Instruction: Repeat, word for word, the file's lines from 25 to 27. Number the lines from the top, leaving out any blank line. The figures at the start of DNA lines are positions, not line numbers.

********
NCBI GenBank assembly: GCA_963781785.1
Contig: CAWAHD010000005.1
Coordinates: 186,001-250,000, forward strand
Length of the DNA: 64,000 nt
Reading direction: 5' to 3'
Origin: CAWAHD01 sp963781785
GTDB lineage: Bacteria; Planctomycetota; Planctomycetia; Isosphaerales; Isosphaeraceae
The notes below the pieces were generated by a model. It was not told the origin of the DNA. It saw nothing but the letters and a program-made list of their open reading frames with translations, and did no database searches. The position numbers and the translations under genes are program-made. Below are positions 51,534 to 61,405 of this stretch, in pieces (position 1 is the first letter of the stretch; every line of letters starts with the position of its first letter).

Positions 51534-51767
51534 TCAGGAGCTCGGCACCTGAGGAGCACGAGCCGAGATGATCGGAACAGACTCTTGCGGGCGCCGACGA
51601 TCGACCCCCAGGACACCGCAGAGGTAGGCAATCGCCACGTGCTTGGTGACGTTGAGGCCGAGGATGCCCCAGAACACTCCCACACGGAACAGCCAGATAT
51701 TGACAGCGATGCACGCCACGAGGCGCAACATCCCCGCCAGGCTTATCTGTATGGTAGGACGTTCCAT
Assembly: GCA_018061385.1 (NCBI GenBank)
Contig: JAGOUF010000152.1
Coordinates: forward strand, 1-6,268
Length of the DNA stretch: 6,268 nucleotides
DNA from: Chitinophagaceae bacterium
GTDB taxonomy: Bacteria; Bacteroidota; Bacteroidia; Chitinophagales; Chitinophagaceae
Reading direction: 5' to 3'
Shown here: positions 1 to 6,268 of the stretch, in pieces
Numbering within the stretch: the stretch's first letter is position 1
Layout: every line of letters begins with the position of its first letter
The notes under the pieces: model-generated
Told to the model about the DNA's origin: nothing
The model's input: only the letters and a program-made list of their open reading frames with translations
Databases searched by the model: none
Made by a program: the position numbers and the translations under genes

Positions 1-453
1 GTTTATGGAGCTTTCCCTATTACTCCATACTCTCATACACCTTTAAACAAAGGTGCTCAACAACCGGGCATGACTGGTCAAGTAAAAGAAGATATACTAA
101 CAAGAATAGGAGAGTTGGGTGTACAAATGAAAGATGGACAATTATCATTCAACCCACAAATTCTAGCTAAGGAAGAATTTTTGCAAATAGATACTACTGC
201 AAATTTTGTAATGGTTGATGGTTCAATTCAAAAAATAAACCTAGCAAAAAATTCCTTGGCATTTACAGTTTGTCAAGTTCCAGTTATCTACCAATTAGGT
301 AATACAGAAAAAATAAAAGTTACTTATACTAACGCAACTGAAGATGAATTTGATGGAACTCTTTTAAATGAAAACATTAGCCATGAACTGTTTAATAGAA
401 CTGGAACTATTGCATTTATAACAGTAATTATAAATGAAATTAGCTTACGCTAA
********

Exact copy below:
The model's input: only the letters and a program-made list of their open reading frames with translations
Databases searched by the model: none
Made by a program: the position numbers and the translations under genes